Lack of strong social and personal networks in these ethnic communities make them more susceptible to exclusion and hunger
Sursuni para, located in Godagari upazila of Rajshahi district, is a village inhabited by the Mahali people – one of around a hundred little known ethnic communities living in Bangladesh.
Mostly known for their bamboo and cane craft, the people of Sursuni para used to sell their products at the Kakonpur haat, a weekly open-air market for traders who come from faraway localities.
But the countrywide shutdown has disrupted this tradition, leaving the Mahalis with enough products, but nowhere to sell.
"Bamboo-made winnowing fans are in high demand ahead of the Boro harvesting season, but marketing channels are just not working the way they did before," said Sylvester Tudu, a Mahali youth from Sursuni para.
So, 35 families living in the para are undergoing hardships now. Although 25 households each received 10kg handout from the government, these people are still finding it difficult to put food on the plate amid the prolonged shutdown.
Other ethnic communities living in different areas of the country are also in a somewhat similar situation. The Santals living in Godagari – mostly agricultural day-labourers – are barred from going to work because of infection risks.
"Although the harvesting season will create work opportunities, Santals are living in complete uncertainty as to whether they will be allowed to work," said Josef Hasda, a development worker who belongs to the community.
The communities living in remote villages in the hill districts of Khagrachhari, Rangamati and Bandarban are to some extent self-reliant, but a food shortage is common in the dry season. This year is no different.
However, for the Chak people who lost their lands to rubber and other commercial plantations and started living in Baisheri, Naikhyangchhari upazila under Bandarban district, things are much worse.
Detached from their traditional jhum cultivation, most of them now rely on day-labour. The ongoing shutdown is hitting them hard, Naikhyangchhari upazila vice-chairman Mong La told the Business Standard.
"There is an acute food shortage for the Chaks and the Marmas living in this area," he said, adding, "The CHT ministry has provided food support to some 40 families living in different paras [neighbourhood], but poor families are still in distress due to the inadequacy of support and continued lack of work opportunities."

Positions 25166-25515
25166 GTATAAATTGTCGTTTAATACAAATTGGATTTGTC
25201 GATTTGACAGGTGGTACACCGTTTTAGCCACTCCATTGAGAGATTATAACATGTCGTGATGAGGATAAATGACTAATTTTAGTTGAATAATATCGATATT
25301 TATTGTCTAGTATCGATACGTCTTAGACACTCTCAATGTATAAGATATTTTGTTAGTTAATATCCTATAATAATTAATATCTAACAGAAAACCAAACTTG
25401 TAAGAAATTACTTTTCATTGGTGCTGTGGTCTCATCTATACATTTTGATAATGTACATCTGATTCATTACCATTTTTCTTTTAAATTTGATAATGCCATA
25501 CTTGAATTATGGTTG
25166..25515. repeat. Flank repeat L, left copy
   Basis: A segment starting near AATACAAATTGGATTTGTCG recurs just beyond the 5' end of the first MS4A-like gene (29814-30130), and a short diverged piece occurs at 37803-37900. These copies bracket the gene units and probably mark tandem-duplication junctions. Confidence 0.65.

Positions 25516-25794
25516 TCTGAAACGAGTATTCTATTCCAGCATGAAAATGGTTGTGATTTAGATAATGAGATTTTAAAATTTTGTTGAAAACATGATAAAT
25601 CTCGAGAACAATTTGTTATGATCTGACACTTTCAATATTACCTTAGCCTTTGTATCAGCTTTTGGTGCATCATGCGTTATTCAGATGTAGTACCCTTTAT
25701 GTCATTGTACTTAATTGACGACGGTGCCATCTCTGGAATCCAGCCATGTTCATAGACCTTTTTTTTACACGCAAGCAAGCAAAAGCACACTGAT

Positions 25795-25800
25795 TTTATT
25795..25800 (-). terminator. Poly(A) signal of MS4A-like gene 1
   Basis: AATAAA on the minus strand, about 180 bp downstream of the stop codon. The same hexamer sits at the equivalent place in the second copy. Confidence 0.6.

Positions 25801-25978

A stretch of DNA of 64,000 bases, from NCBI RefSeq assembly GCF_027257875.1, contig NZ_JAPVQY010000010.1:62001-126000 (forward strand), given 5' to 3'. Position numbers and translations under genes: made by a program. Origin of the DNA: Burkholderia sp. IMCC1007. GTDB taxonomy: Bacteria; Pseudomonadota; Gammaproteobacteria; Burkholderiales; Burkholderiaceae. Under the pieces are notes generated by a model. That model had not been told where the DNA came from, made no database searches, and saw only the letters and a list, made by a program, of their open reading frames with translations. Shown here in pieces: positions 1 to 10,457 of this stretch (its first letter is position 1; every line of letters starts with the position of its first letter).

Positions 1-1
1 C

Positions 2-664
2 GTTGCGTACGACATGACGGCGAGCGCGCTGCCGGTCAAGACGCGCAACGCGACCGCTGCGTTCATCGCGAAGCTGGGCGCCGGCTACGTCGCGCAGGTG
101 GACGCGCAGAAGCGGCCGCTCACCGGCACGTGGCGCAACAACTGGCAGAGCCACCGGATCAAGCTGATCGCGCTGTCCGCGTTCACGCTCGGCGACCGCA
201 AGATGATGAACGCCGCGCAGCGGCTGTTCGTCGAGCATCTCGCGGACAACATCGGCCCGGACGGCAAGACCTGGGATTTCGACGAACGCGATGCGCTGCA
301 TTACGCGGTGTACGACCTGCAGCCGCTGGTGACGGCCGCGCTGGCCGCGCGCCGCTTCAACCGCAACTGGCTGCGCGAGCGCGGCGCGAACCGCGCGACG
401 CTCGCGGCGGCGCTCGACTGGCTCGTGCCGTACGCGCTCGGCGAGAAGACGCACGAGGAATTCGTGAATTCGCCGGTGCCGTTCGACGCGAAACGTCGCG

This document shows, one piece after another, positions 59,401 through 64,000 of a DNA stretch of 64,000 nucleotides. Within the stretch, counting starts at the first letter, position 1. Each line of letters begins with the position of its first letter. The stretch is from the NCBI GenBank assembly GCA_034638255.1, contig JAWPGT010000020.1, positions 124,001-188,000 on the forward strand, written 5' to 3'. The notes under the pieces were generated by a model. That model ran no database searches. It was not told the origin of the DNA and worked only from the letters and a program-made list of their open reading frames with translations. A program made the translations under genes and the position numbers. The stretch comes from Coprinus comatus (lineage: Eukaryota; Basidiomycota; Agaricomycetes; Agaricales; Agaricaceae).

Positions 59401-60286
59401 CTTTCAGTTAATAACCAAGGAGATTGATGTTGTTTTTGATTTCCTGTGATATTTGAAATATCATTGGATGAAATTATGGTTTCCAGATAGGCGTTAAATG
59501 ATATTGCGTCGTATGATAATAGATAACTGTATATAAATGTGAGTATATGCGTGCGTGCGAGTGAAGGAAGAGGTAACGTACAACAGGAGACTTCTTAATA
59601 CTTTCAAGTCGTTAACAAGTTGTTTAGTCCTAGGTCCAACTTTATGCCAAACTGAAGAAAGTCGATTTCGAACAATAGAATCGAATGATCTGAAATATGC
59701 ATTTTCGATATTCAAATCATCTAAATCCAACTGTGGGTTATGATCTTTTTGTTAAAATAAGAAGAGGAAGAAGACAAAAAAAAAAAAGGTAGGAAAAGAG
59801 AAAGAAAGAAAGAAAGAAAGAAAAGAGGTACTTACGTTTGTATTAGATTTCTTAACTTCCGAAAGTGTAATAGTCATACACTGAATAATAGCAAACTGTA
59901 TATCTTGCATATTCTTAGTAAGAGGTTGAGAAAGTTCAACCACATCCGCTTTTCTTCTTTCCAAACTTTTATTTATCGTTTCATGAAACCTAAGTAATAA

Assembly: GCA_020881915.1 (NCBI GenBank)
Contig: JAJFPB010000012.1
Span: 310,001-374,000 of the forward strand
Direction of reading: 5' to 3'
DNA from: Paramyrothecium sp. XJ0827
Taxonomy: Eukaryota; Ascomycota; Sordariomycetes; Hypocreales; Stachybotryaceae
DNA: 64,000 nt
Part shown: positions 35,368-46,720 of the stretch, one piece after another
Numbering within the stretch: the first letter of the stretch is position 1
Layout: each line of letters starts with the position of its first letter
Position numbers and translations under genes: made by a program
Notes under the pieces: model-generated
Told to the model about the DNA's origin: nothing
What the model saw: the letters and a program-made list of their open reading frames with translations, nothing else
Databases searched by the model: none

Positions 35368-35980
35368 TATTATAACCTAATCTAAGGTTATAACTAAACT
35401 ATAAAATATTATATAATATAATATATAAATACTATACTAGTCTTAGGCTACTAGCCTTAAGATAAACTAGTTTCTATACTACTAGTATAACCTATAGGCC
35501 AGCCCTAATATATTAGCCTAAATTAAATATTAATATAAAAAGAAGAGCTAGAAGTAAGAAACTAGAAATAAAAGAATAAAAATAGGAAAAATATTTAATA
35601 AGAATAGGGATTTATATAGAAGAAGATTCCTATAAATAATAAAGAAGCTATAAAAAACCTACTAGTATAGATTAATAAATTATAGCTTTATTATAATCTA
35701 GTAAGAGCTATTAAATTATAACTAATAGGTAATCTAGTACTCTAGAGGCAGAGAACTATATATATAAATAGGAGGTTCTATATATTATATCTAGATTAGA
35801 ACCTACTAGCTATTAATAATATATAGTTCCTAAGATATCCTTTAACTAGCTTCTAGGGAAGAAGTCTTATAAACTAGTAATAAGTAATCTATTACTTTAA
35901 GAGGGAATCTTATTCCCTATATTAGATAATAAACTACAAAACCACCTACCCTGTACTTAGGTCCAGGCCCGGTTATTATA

More than sixty little known ethnic communities have been living and working in the tea gardens of Bangladesh for more than 150 years. Although the gardens' regular activities are continuing, the countrywide shutdown has found its ways to affect the tea worker families. Since all the family members are not employed by the industry, and even the permanent workers get a meagre wage of Tk102 per day, many of the unemployed members usually find work outside the garden.
But the shutdown has deprived them of that work.
"Temporary tea workers are in a worse situation, because they do not even get that Tk102, nor do they get food ration," said Silas Gaddi, who lives in Karimpur tea garden in Moulvibazar.
Silas also mentioned that the new bazaar time has also impacted the worker families. According to shutdown regulations, the bazars are now open from 6am to 2pm, but the tea workers are engaged in work from 8am-5pm. "Since bazars are located at a good distance from where the workers live, it has created further inconveniences," Silas explained.
The worst affected are the workers of Rema Tea Garden in Chunarughat, Habiganj. In early March, the workers agitated to press home some demands and had a dispute with the garden authority which led to a scuffle. The authority closed the garden on March 6. Now the workers are not getting paid.
"The 450 families living in that garden are in an indescribable situation," Rambhajan Kairi, general secretary of Bangladesh Cha Sramik Union (Bangladesh Tea Labourers' Union) said.
Kairi said that the concerned district administrations have started distributing 10kg relief packs for 100 selected families in each of the tea gardens. Kairi welcomed the relief effort, but added that this was quite inadequate. "There are 1,500 families in Shamsernagar garden alone, so 1,400 of them will not get the food support. Besides, 10kg of rice will last only three days."
Dr Mohammad Tanzimuddin Khan, convener of Corona-Durgoto Sohojogita Kendra (Coronavirus Victim Support Centre), stressed the importance of paying special attention to the needs of ethnic communities during this shutdown. He observed, "Most of the ethnic communities are more vulnerable compared to the people from majority communities, because in most cases, the former's communities are not affluent enough to be able to help each other."
The Dhaka University-based relief platform has distributed food and money to 582 families around the country, some of whom belong to the ethnic communities living both in the hills and the plains.
Dr Khan, who is a professor of International Relations at Dhaka University, pointed out that the ethnic communities who received donations from the Sohojogita Kendra were contacted and surveyed by Bengali members, not by one of their own. He sees it as a weakness of the communities' social and personal networks that makes them more susceptible to exclusion and hunger.